The AASM guidance also advises use of home sleep apnea testing (HSAT) with consideration of single-use components or devices, use of mail-in recorders, and/or removal of reusable devices from service for 72 hours between patients.
Positive airway pressure (PAP) therapy
The potential for PAP devices to promote the aerosolization of viral particles, which could increase transmission to others on shared ventilation networks in homes and health-care settings, requires careful attention.
Generally, exhaled particle size depends on multiple characteristics, including the force and pressure at generation and environmental conditions (eg, temperature, relative humidity, and air flow). Large-size particles remain suspended in the air only briefly and settle within 1 meter from the source; these are usually mediated by breathing zones of individuals.4 However, smaller particles can travel farther, with distance governed by airflow that is driven by many variables, including ventilation, human movement, and temperature gradients. While droplets tend to evaporate rapidly, dry residues can remain suspended in the air.5 Infectious respiratory aerosols can occur as droplets >5 mcm diameter, or droplet nuclei (<5 mcm diameter).6 Present evidence indicates that SARS-CoV-2 transmission occurs primarily through droplet spread in settings with normal breathing. However, the World Health Organization (WHO) advises more stringent, airborne precautions for aerosol-generating procedures with COVID-19. Such procedures include intubation, extubation, noninvasive ventilation, high-flow nasal cannula, and cardiopulmonary resuscitation before intubation.7 Some evidence indicates that SARS-CoV-2 can linger in aerosol form for hours,8 and aerosol transmission is therefore plausible. Non-peer reviewed data in real-world settings indicates the presence of SARS-CoV-2 in air samples from hallways outside and in rooms adjacent to COVID-19-containing patients.9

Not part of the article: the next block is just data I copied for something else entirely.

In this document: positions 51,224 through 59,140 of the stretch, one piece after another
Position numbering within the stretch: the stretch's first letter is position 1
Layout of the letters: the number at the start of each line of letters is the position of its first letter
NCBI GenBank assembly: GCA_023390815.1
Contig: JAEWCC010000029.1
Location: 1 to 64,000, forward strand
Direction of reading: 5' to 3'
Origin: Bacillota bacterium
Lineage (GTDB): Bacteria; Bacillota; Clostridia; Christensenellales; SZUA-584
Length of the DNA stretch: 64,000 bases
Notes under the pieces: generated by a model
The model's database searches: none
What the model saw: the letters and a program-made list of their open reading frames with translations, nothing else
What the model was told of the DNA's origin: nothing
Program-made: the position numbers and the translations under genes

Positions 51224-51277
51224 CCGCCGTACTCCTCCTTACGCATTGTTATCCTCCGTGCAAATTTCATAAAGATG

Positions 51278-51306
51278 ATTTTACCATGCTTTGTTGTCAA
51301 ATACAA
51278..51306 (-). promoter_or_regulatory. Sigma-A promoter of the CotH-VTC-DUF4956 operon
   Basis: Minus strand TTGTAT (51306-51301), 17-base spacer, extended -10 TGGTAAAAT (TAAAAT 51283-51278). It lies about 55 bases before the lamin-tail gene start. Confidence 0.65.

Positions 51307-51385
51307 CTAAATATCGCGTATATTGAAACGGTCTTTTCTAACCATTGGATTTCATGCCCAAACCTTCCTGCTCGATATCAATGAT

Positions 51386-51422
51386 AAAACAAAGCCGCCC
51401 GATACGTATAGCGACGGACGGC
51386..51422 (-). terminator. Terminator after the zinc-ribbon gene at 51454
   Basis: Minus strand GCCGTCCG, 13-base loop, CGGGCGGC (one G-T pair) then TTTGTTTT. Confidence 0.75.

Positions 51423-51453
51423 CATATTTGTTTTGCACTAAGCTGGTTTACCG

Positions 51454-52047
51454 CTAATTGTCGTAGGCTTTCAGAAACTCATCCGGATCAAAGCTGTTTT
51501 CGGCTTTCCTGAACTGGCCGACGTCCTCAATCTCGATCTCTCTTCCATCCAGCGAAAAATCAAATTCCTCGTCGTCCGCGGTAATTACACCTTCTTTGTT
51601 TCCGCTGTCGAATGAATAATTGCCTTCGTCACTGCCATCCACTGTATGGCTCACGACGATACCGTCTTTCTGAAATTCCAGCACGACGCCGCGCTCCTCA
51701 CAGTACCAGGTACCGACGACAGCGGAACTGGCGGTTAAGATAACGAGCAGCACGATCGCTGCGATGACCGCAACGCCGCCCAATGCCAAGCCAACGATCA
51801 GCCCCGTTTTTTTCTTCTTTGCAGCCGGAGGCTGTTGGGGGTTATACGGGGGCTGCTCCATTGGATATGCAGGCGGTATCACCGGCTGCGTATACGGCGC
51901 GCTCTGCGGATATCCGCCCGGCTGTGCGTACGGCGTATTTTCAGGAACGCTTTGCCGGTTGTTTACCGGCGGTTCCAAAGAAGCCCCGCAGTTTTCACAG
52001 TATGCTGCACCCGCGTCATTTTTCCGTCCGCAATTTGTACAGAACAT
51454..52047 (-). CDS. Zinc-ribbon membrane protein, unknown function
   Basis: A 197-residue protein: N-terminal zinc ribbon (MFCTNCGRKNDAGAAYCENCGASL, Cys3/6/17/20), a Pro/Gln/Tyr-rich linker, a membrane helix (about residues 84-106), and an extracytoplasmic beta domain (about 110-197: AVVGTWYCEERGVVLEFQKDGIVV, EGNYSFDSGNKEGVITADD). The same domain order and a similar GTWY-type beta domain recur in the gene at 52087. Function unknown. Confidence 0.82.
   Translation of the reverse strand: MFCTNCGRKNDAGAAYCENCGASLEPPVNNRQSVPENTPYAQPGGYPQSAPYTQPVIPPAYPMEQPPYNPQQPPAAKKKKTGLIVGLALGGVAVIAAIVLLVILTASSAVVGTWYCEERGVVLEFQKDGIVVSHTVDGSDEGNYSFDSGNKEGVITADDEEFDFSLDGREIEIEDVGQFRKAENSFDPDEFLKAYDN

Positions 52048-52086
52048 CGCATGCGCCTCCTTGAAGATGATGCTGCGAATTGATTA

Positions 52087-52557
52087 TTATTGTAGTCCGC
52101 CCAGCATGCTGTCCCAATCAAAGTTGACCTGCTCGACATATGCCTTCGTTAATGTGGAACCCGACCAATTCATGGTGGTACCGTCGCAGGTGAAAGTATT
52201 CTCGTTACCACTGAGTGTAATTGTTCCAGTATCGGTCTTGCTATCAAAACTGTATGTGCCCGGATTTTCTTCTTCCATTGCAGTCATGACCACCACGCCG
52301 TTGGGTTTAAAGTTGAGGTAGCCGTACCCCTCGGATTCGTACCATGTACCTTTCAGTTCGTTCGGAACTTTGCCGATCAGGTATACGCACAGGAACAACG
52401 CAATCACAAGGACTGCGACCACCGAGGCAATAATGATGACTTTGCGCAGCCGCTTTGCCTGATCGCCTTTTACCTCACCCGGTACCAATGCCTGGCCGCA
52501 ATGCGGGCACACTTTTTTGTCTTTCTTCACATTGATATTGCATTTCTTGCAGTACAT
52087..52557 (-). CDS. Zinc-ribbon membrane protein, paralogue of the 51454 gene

These findings raised some concerns about use of PAP in medical and home environments, leading to the recommendation that the decision to continue or withhold PAP temporarily be made based on a risk-benefit evaluation. Scant data hint that PAP therapy may be safe to use in rooms that support appropriate ventilation (eg, negative pressure rooms). Regarding mask type, recently, a group reported the possibility that oronasal masks have a better aerosol dispersal profile.5 However, this conclusion was based on a single study of a specific model of oronasal mask, which demonstrated an absence of ability to measure a dispersion air jet, because the exhalation ports on the mask caused diffuse rather than directed dispersion of air.10 The same study found, that when the jet could be measured (with nasal pillows or with leak from any interface), greater dispersion was indeed evident. While anecdotal practical methods to filter exhaled air from PAP devices to reduce aerosol transmission have been proposed, data regarding successful reduction in transmission are still lacking, and such methods are not endorsed by mask manufacturers.
Ambulatory clinics: role of telemedicine
As the spread of COVID-19 disease accelerated, the AASM recommended that sleep medicine practices postpone and reschedule all nonemergency, in-person appointments, and conduct as many visits as possible by telemedicine.
This rapid transition posed many layers of logistical complexity, including how to quickly initiate or scale up an often fledging telemedicine presence; scheduling and instructing patients for telemedicine encounters; problem-solving in situations with limited device and Internet availability; triaging patients based on risk; and tracking postponed appointments. Administrators, medical assistants, nurses, advanced practitioners, respiratory therapists, technologists, and physicians have learned new ways of doing things, and laboratory personnel have undergone training and transitioned to new roles and responsibilities during postponement of lab studies. Training programs, in particular, have had to be nimble in finding ways to meet the educational needs of sleep medicine fellows that leveraged telemedicine opportunities.